NEW YORK (Reuters Health) - A new study confirms that women with breast cancer who are 35 years old or younger are more likely than older women to have their cancer come back after treatment.
The study also shows that the likelihood of recurrence in younger breast cancer patients is influenced by the type of treatment they received. The disease was less apt to recur in young women who had mastectomy plus radiation than in young women who had mastectomy alone or breast-conserving therapy.
The findings stem from a review of 652 women aged 35 or younger who were treated for breast cancer at the University of Texas M. D. Anderson Cancer Center over more than 30 years. In total, 197 of the women had breast-conserving therapy, 237 had mastectomy and 234 had mastectomy plus radiation.
For the group as a whole, the researchers found that the rate of relapse was 15.1 percent in women who had mastectomy plus radiation therapy, compared with 19.8 percent in women who had breast-conserving therapy and 24.1 percent for those who had mastectomy alone.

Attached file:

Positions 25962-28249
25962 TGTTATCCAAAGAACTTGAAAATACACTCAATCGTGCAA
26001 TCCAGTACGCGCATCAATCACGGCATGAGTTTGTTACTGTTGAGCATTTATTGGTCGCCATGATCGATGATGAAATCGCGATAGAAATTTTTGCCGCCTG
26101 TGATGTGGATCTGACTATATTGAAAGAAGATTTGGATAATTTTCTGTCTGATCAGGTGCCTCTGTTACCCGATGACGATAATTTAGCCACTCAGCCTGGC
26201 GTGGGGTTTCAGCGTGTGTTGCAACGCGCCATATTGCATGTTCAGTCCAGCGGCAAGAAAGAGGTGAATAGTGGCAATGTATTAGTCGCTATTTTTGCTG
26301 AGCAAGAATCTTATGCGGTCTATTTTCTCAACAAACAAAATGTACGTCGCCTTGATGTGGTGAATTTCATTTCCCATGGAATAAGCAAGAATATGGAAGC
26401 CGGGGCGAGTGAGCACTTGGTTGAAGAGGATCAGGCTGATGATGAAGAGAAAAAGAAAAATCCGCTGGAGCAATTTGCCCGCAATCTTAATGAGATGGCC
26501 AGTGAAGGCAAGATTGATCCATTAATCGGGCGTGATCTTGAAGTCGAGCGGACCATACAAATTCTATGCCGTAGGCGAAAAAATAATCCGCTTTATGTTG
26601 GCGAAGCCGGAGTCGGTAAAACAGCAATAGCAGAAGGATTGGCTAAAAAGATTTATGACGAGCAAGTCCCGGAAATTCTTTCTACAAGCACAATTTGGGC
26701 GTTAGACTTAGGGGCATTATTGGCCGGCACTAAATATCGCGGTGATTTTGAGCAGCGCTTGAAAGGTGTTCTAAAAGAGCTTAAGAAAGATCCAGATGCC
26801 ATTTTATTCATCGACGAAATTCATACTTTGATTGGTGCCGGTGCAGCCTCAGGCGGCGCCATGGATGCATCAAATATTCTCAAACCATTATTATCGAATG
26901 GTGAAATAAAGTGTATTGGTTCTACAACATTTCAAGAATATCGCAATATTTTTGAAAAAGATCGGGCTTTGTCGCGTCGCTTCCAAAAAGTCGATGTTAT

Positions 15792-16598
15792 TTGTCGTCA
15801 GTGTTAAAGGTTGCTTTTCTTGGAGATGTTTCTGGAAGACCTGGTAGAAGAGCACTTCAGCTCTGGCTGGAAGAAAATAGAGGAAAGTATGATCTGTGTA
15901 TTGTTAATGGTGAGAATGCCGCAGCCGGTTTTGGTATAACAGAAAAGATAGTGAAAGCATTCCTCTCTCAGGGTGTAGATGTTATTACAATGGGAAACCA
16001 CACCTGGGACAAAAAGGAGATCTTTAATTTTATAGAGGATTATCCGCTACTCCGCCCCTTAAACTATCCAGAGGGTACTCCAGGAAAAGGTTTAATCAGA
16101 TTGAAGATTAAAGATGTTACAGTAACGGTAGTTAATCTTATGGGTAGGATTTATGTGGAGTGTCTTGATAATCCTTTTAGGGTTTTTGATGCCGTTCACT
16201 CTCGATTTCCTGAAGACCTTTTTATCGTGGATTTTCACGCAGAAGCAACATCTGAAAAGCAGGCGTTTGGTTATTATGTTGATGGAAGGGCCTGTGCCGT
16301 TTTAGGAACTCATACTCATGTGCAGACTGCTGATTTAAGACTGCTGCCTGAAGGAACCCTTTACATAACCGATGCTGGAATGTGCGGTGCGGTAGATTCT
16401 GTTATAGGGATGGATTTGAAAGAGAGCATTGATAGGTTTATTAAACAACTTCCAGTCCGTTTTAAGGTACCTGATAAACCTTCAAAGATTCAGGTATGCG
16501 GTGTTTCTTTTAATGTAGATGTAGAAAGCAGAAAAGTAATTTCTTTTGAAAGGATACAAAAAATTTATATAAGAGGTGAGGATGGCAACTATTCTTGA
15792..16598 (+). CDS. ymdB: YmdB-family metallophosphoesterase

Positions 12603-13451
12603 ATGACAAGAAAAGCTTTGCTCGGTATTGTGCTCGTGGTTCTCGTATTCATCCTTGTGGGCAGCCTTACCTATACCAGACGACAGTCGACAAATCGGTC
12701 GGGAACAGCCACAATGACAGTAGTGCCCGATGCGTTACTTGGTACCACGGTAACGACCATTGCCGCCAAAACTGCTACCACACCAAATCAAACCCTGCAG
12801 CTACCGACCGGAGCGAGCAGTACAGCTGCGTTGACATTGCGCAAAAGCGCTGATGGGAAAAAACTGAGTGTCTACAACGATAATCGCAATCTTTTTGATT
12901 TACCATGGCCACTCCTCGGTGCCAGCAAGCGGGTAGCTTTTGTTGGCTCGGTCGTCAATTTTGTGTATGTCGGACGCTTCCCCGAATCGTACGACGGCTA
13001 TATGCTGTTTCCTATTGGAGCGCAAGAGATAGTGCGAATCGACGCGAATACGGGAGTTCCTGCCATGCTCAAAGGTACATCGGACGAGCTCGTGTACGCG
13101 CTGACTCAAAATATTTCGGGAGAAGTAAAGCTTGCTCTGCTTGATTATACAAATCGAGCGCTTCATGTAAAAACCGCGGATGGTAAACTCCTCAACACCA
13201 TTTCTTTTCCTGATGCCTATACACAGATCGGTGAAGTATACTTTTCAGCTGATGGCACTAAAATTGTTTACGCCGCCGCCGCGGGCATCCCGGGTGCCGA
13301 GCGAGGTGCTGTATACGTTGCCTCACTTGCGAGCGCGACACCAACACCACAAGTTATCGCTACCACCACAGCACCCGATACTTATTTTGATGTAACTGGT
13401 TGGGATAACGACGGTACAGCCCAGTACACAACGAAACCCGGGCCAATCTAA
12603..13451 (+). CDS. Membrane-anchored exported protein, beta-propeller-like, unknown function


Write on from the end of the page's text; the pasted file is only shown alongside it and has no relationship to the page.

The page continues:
Women with early or "stage I" breast cancer had similar outcomes with breast-conserving therapy and mastectomy, but adding chemotherapy to either treatment was beneficial, the researchers found. "The data support consideration of chemotherapy for all patients (with stage I disease) until more definitive data are gathered regarding appropriate selection criteria," they wrote in the International Journal of Radiation Oncology, Biology, and Physics.
Women with "stage II" disease, they report, achieved the best control rates with mastectomy plus radiation therapy.
Recurrence of breast cancer after optimal treatment in young women "remains a significant problem," study leader Dr. Beth M. Beadle, of University of Texas M. D. Anderson Cancer Center in Houston, said in a statement issued by the American Society for Radiation Oncology (ASTRO).
Previous studies have shown that younger breast cancer patients consistently have poorer outcomes than patients who develop the disease later in life. While the reason for this is not clear, doctors suspect that breast cancer in younger patients is more aggressive.
"Our study hopefully will help radiation oncologists plan therapies for younger breast cancer patients, who have inferior outcomes compared to older patients, and generate new interest in prospective studies to evaluate the best treatment strategies for these young women," Beadle said.
SOURCE: International Journal of Radiation Oncology, Biology, and Physics, March 1, 2009.
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